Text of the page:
Using Estrus-Detection Patches to Var y Time of Insemination Improves Pregnancy Rates Compared with One Single Timed Insemination D. M. Grieger 0 J. R. Jaeger 0 0 Kansas State University , USA Part of the Other Animal Sciences Commons Recommended Citation S. L. Hill K C. Olson J. R. Jaeger See next page for additional authors Follow this and additional works at: http://newprairiepress.org/kaesrr Part of the Other Animal Sciences Commons Recommended Citation This report is brought to you for free and open access by New Prairie Press. It has been accepted for inclusion in Kansas Agricultural Experiment Station Research Reports by an authorized administrator of New Prairie Press. Copyright January 2016 Kansas State University Agricultural Experiment Station and Cooperative Extension Service. Contents of this publication may be freely reproduced for educational purposes. All other rights reserved. Brand names appearing in this publication are for product identification purposes only. K-State Research and Extension is an equal opportunity provider and employer. Abstract Timed artificial insemination (TAI) of beef cows at a predetermined time is a management tool that reduces labor costs associated with conventional heat detection before insemination. Multiple research trials have examined timing of the individual components of the developed protocols associated with TAI. The 7-day CO-Synch + progesterone insert (controlled internal drug release; CIDR) protocol has been shown to initiate ovulation effectively in cycling and noncycling suckled beef cows, often producing pregnancy rates greater than 50% in beef cows. In the current research, we examined using two targeted insemination intervals depending on the occurrence of estrus. We hypothesized that by more closely synchronizing estrus and insemination that pregnancy rates would be increased. We further hypothesized that cows that do not demonstrate estrus and are subjected to a TAI protocol might benefit from an increased interval to insemination. Creative Commons License This work is licensed under a Creative Commons Attribution 4.0 License. Cover Page Footnote Article was previously published in Cattlemen's Day 2015. http://newprairiepress.org/kaesrr/vol1/iss1/11/ Authors S. L. Hill, D. M. Grieger, K C. Olson, J. R. Jaeger, and J. S. Stevenson This Research Report article is available in Kansas Agricultural Experiment Station Research Reports: http://newprairiepress.org/ kaesrr/vol2/iss2/4 Volume 1 Issue 1 Cattlemen's Day 2015 Article 11 Using Estrus-Detection Patches to Var y Time of Insemination Improves Pregnanc y R ates Compared with One Single Timed Insemination S. L. Hill D. M. Grieger K C. Olson J. R . Jaeger Follow this and additional works at: http://newprairiepress.org/kaesrr Part of the Agriculture Commons, and the Animal Sciences Commons Recommended Citation Hill, S. L.; Grieger, D. M.; Olson, K C.; Jaeger, J. R.; and Stevenson, J. S. (2015) "Using Estrus-Detection Patches to Vary Time of Insemination Improves Pregnancy Rates Compared with One Single Timed Insemination," Kansas Agricultural Experiment Station Research Reports: Vol. 1: Iss. 1. This report is brought to you for free and open access by New Prairie Press. It has been accepted for inclusion in Kansas Agricultural Experiment Station Research Reports by an authorized administrator of New Prairie Press. Copyright 2015 Kansas State University Agricultural Experiment Station and Cooperative Extension Service. Contents of this publication may be freely reproduced for educational purposes. All other rights reserved. Brand names appearing in this publication are for product identification purposes only. K-State Research and Extension is an equal opportunity provider and employer. Abstract Timed artificial insemination (TAI) of beef cows at a predetermined time is a management tool that reduces labor costs associated with conventional heat detection before insemination. Multiple research trials have examined timing of the individual components of the developed protocols associated with TAI. The 7-day CO-Synch + progesterone insert (controlled internal drug release; CIDR) protocol has been shown to initiate ovulation effectively in cycling and noncycling suckled beef cows, often producing pregnancy rates greater than 50% in beef cows. In the current research, we examined using two targeted insemination intervals depending on the occurrence of estrus. We hypothesized that by more closely synchronizing estrus and insemination that pregnancy rates would be increased. We further hypothesized that cows that do not demonstrate estrus and are subjected to a TAI protocol might benefit from an increased interval to insemination. Kansas Agricultural Experiment Station Research Reports: http://newprairiepress.org/kaesrr/vol1/iss1/11 A K CATTLEMEN’S DAY 2015 Using Estrus-Detection Patches to Vary Time of Insemination Improves Pregnancy Rates Compared with One Single Timed Insemination S.L. Hill, D.M. Grieger, KC Olson, J.R. Jaeger, and J.S. Stevenson Introduction Timed artificial insemination (TAI) of beef cows at a predetermined time is a management tool that reduces labor costs associated with conventional heat detection before insemination. Multiple research trials have examined timing of the individual components of the developed protocols associated with TAI. The 7-day CO-Synch + progesterone insert (controlled internal drug release; CIDR) protocol has been shown to initiate ovulation effectively in cycling and noncycling suckled beef cows, often producing pregnancy rates greater than 50% in beef cows. In the current research, we examined using two targeted insemination intervals depending on the occurrence of estrus. We hypothesized that by more closely synchronizing estrus and insemination that pregnancy rates would be increased. We further hypothesized that cows that do not demonstrate estrus and are subjected to a TAI protocol might benefit from an increased interval to insemination. Experimental Procedures A total of 186 primaparous and 1,133 multiparous cows in 10 locations across 6 states were included in this analysis (Table 1). All cows were subjected to a 7-day CO-Synch + CIDR TAI procedure (Figure 1). This procedure was initiated with 100 μg gonadotropin-releasing hormone (GnRH; 2 mL Factrel; Pfizer Animal Health, Whitehouse Station, NJ) and a simultaneous intravaginal insertion of a new CIDR insert (Pfizer Animal Health) containing 1.38 g progesterone, followed in 7 days by CIDR insert removal and a concurrent intramuscular injection of 25 mg prostaglandin F2a (PGF; 5 mL Lutalyse; Pfizer Animal Health). An estrus-detection patch (Estrotect, Rockway Inc., Spring Valley, WI) was applied immediately cranial from the tail head at the highest point of the rump at the time of CIDR insert removal. Estrus-detection patches were interpreted at 60 hours post application (Figure 1). Patches that were more than 50% colored or missing with evidence of other estrus activity (ruffled tail-head hair, mucus, or rubbed off hair on back or pin bones) were classified as activated. All cows with activated patches (Early Estrus) at 60 hours were inseminated and administered a GnRH injection. Remaining cows were allocated randomly to 3 treatments (Figure 2): (1) received GnRH injection and AI at 60 hours (Early GnRH-Early AI), (2) received a GnRH injection at 60 hours and AI at 75 hours (Early GnRH-Delayed AI), or (3) received a GnRH injection and AI at 75 hours (Delayed GnRH-Delayed AI). Non-activated patches at 60 hours were re-examined at 75 hours and results were recorded. Body condition scores (BCS; 1 = thin; 9 = very fat) were assigned 10 days before the initial GnRH injection. Blood samples were collected via caudal vessel puncture 10 days before and at the initial GnRH injection and CIDR insertion. Blood samples were assayed for progesterone by radioimmunoassay. Cycling status of cows was classified based on serum progesterone concentration. Cows were defined to be cycling when progesterone concentration was ≥1 ng/mL in either or both samples or noncycling when progesterone was <1 ng/mL in both samples. Days postpartum were calculated as the number of days from calving until the day of TAI. Cows were either exposed to cleanup bulls beginning 10 to 12 days after TAI or reinseminated at subsequent estrus. At 35 days after AI, pregnancy was confirmed by transrectal ultrasonography (Aloka 500V, 5 MHz transrectal transducer, Wallingford, CT). A positive pregnancy outcome required the presence of a corpus luteum and uterine fluid or uterine fluid and an embryo with a heartbeat. A final pregnancy diagnosis was determined at least 35 days after the end of the breeding season via transrectal ultrasonography or palpation per rectum. Results and Discussion Cows identified as having activated patches by either 60 or 75 hours were more (P < 0.001) likely to become pregnant to AI than those with unmarked patches (67.5 vs 43.1%). The Early Estrus cows had the greatest (P < 0.05) risk of pregnancy (64.8%) compared with other treatments (Figure 3). The cows in 2 treatments (Early GnRH-Delayed AI and Delayed GnRH-Delayed AI) inseminated at 75 hours had greater (P < 0.05) risk of pregnancy to AI than the Early GnRH-Early AI treatment (55.1 and 51.9 vs 43.1%, respectively). Cows that did not initially show estrus by 60 hours but had activated patches by 75 hours were more (P < 0.05) likely to become pregnant than their nonestrus herd mates when they were in the Delayed GnRHDelayed AI (69.3 vs 35.8 %; P<0.05) or Early GnRH-Delayed AI (70.5 vs 46.3%; P < 0.05) treatments, but not in the Early GnRH-Early AI (49.6 vs 39.5%) treatment (Figure 4). Pregnancy rate per AI was greater (P < 0.001) in cows that calved more than 79 days before AI (56.8 vs. 47.8%) compared with later-calving cows (<78 days from calving to AI). No differences in pregnancy rate to AI were detected between primaparous and multiparous cows. Likewise, cows with a BCS < 5 had pregnancy rates that did not differ from their fatter herdmates. Use of estrus-detection patches enables management of reproductive groups of cows that are more likely to conceive to AI. Regardless of the prior cycling status of cows, cows are more likely to become pregnant to AI if they demonstrate estrus. By delaying insemination in cows to 75 hours for those that have not expressed estrus by 60 hours, delayed-estrus cows have an additional opportunity to show heat. In this experiment, 51.4% of cows that did not initially show heat by 60 hours, in fact, demonstrated estrus between 60 and 75 hours. Two insemination times 15 hours apart should increase the number of cows that become pregnant to AI. Implications Use of estrus-detection patches coupled with split timing of insemination are management tools that will enable cattlemen to improve the efficiency of TAI procedures with minimal investment in supplies and labor. -17 BS GnRH-1 -7 BS CIDR PGF GnRH-2 TAI Patch evaluation* TAI + GnRH-2 TAI + GnRH-2 PGF PGF PGF 0 TAI + GnRH-2 -20 10 10 Early GnRH Early AI 51.9c 234 Early GnRH Delayed AI 244 Delayed GnRH Delayed AI 69. 3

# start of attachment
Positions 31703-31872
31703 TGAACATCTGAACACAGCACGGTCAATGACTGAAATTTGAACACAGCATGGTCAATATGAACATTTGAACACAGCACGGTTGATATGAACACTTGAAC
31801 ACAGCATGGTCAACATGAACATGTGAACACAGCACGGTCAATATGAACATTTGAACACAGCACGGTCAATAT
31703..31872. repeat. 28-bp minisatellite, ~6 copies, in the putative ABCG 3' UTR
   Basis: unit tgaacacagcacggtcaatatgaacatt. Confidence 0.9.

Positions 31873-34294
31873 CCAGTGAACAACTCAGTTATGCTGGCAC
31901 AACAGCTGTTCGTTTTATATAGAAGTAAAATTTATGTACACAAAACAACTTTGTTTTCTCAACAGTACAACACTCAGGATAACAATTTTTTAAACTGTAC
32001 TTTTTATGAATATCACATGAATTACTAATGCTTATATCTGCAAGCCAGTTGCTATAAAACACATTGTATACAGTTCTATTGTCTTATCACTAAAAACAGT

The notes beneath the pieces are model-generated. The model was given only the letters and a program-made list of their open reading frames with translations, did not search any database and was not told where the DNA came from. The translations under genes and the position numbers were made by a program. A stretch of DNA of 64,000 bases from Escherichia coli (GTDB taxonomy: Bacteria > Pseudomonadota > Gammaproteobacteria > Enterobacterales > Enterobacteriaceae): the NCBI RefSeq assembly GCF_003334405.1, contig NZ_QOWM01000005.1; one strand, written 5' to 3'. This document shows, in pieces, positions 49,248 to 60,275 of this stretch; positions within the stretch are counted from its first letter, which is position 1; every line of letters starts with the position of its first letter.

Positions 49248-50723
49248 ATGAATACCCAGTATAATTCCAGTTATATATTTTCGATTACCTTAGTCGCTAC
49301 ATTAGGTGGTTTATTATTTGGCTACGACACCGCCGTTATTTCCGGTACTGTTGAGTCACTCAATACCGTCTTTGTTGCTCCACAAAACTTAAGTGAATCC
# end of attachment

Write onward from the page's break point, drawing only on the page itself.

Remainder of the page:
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S. L. Hill, D. M. Grieger, K C Olson, J. R. Jaeger, J. S. Stevenson. Using Estrus-Detection Patches to Vary Time of Insemination Improves Pregnancy Rates Compared with One Single Timed Insemination, Kansas Agricultural Experiment Station Research Reports, 2016,